Explaining why he broke into the Palace, he said: “I went to talk to Liz. I just wanted to talk to the Queen.”

    He added that “someone should have stopped me” from breaking in.

    6. Prince Andrew insisted on taking his own ironing board

    Prince Andrew had a long list of demands when travelling abroad, which included only drinking lukewarm water and insisting on his valet bringing along his own ironing board.

    Former diplomat Simon Wilson detailed this in the documentary, when he recalled the bizarre details on a trip to Bahrain.

    He said: ‘“Prince Andrew always brought a large entourage with him. A private secretary, an equerry, a valet, a lady clerk and a business adviser.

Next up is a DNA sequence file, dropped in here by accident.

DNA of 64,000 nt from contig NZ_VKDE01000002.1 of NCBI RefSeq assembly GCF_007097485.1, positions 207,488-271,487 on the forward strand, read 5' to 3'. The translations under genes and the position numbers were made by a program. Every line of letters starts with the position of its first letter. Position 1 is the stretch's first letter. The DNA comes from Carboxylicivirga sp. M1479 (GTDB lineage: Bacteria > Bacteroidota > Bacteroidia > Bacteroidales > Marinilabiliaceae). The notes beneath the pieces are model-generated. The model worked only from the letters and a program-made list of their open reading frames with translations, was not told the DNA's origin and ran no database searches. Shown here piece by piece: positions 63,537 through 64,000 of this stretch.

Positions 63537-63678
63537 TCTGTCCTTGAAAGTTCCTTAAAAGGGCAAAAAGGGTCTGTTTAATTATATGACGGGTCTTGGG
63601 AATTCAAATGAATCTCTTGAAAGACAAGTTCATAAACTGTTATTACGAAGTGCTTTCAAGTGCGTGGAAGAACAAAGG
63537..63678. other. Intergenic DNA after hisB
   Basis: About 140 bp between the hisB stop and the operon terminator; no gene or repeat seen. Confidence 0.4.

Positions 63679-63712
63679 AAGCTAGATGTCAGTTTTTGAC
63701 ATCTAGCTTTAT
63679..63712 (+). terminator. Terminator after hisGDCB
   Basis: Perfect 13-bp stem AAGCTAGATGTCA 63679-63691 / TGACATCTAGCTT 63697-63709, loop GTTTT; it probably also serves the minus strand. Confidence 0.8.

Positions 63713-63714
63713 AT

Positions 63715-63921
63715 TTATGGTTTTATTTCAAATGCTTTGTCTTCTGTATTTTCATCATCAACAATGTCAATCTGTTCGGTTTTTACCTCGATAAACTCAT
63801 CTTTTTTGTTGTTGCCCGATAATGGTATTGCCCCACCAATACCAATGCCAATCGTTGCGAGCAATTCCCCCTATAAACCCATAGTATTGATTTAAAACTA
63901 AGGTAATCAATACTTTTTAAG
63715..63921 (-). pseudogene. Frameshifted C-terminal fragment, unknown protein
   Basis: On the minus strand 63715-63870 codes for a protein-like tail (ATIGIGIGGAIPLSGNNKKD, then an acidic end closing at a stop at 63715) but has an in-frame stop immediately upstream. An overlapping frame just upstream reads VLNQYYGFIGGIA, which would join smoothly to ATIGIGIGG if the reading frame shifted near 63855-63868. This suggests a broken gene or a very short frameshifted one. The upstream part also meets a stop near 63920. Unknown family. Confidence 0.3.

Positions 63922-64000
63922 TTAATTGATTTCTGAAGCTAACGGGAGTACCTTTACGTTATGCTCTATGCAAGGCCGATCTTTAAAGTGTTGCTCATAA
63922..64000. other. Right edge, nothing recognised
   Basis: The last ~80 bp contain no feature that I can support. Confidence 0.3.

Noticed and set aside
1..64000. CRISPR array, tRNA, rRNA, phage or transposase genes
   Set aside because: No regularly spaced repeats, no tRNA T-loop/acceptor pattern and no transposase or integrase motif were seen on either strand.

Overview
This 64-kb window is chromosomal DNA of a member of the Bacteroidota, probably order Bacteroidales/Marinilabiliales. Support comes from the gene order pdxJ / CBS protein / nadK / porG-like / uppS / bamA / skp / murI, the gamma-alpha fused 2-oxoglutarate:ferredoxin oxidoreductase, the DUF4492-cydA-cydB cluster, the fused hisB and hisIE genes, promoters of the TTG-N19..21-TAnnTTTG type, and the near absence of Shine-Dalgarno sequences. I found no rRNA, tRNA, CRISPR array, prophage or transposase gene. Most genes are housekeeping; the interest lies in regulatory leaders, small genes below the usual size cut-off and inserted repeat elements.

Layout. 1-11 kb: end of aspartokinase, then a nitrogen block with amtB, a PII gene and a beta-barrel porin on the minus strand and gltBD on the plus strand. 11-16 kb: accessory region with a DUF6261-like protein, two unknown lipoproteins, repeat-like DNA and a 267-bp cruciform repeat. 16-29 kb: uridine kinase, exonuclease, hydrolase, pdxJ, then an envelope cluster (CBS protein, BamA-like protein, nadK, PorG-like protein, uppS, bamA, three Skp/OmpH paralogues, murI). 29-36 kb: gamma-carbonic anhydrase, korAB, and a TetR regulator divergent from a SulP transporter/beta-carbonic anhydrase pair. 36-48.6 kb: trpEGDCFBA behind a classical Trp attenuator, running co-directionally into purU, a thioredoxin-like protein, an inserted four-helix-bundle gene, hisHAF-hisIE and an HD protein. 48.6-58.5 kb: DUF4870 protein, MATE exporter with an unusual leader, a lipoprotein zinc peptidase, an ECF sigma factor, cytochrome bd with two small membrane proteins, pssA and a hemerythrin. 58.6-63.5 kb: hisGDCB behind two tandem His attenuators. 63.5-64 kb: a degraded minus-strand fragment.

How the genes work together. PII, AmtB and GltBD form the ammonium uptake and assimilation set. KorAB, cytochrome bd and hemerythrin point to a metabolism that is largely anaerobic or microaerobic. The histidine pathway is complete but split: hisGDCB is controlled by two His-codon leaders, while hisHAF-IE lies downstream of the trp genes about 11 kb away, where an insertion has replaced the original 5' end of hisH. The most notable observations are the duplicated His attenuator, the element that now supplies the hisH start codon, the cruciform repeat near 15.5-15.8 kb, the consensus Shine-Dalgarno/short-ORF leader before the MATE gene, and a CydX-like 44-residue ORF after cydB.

“We were shocked when a 6ft ironing board was trying to be negotiated into one of the embassy cars.

    “I asked the valet and said, ‘this is insane’. And the valet’s reply was, “no one knows how to iron his Royal Highness” trousers like me’.

    Mr Wilson also revealed that Andrew had insisted on only drinking water at room temperature.

    7. Queen’s sherry o’clock

    Sir Mike recalled how a predecessor advised him on the best time to meet the Queen to avoid interfering with her “sherry” time.

    He said that he was advised to “try to secure the midday slot because after 40 minutes the Queen would ring a small bell and say, ‘Time for a sherry I think’.”

    8. Princess Margaret ‘longed for love’

    The Archbishop of Canterbury was one of the last people to see Princess Margaret before she died and he speaks about the encounter in the documentary.

    In one of the more moving scenes of the series, Lord Carey recalls the moment he gave the royal the last rites.

    He said it was clear that “she was sad, she longed for love” and added that the Queen’s sister was full of “deep human sadness”.

    All episodes of The Real Crown: Inside the House of Windsor can be streamed on ITVX from April 20.